Blue Ruin is essentially the tale of what would have happened to Bruce Wayne if he hadn’t inherited millions from his deceased parents after their murder. If there was no kindly old butler named Alfred to watch after him. Instead, he’s got only his estranged sister Sam (Amy Hargreaves), spending his days digging food out of trash cans and sneaking into empty homes to take showers, living out of a very beat up car. Dwight is no Batman. But when he learns the man who went jail for killing his parents has been released years later, it’s enough to spark him to hunt the guy down, following him into a bar as he celebrates his release, all in the name of justice.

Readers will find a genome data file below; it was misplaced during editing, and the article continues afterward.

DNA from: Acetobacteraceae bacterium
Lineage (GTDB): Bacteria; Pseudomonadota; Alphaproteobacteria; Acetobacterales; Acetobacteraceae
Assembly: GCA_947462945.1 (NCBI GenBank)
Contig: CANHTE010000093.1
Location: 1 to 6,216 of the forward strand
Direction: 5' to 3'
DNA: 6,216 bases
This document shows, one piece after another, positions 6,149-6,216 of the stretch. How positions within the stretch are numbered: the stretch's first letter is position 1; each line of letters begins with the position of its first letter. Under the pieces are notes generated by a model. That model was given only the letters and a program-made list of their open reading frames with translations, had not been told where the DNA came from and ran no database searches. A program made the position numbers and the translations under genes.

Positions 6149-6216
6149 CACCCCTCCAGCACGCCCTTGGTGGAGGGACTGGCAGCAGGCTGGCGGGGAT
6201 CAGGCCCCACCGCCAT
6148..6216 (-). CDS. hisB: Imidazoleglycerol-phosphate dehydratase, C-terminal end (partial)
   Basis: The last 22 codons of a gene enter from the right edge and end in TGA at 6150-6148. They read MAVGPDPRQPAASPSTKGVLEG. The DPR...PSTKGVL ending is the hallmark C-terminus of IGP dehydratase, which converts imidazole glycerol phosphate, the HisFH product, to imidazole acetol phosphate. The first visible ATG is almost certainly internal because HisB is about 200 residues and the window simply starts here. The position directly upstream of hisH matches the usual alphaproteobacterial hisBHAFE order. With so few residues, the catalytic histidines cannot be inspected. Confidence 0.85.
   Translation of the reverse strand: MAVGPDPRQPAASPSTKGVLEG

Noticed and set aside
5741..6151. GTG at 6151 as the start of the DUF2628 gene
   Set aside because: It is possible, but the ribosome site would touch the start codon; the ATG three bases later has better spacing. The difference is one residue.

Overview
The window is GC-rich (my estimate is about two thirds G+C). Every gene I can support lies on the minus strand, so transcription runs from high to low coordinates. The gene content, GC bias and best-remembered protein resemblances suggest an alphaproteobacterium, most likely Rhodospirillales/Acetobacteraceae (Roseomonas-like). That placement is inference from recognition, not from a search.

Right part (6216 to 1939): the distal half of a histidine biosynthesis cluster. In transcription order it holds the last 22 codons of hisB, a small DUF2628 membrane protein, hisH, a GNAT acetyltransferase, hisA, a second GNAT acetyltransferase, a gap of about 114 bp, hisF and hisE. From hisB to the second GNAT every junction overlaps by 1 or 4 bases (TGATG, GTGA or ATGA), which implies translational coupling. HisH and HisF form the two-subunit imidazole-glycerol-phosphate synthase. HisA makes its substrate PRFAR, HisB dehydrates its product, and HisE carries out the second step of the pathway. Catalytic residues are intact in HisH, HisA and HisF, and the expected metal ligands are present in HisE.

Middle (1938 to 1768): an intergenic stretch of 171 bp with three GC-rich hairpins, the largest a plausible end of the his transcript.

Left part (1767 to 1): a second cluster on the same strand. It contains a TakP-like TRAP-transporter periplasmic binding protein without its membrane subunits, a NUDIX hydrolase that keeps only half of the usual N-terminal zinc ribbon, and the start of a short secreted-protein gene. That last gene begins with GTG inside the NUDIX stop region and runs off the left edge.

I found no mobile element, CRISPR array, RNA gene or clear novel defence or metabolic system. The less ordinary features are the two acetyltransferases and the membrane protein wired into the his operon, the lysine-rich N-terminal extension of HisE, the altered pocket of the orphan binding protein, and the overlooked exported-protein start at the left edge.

But in Blue Ruin, revenge isn’t easy, and it doesn’t come without consequence. Many revenge movies would save this first kill for the climax, but vengeance is only the first of many violent problems Dwight will contend with as he opens up Pandora’s very bloody box. Because when one criminal falls, you can bet there are plenty more where he came from. Blue Ruin takes us through the motions — how would a homeless man obtain a murder weapon in the first place? Where would he hide after? What if he got injured in the process? It all feels a lot more real-world than your average man-on-a-mission thriller.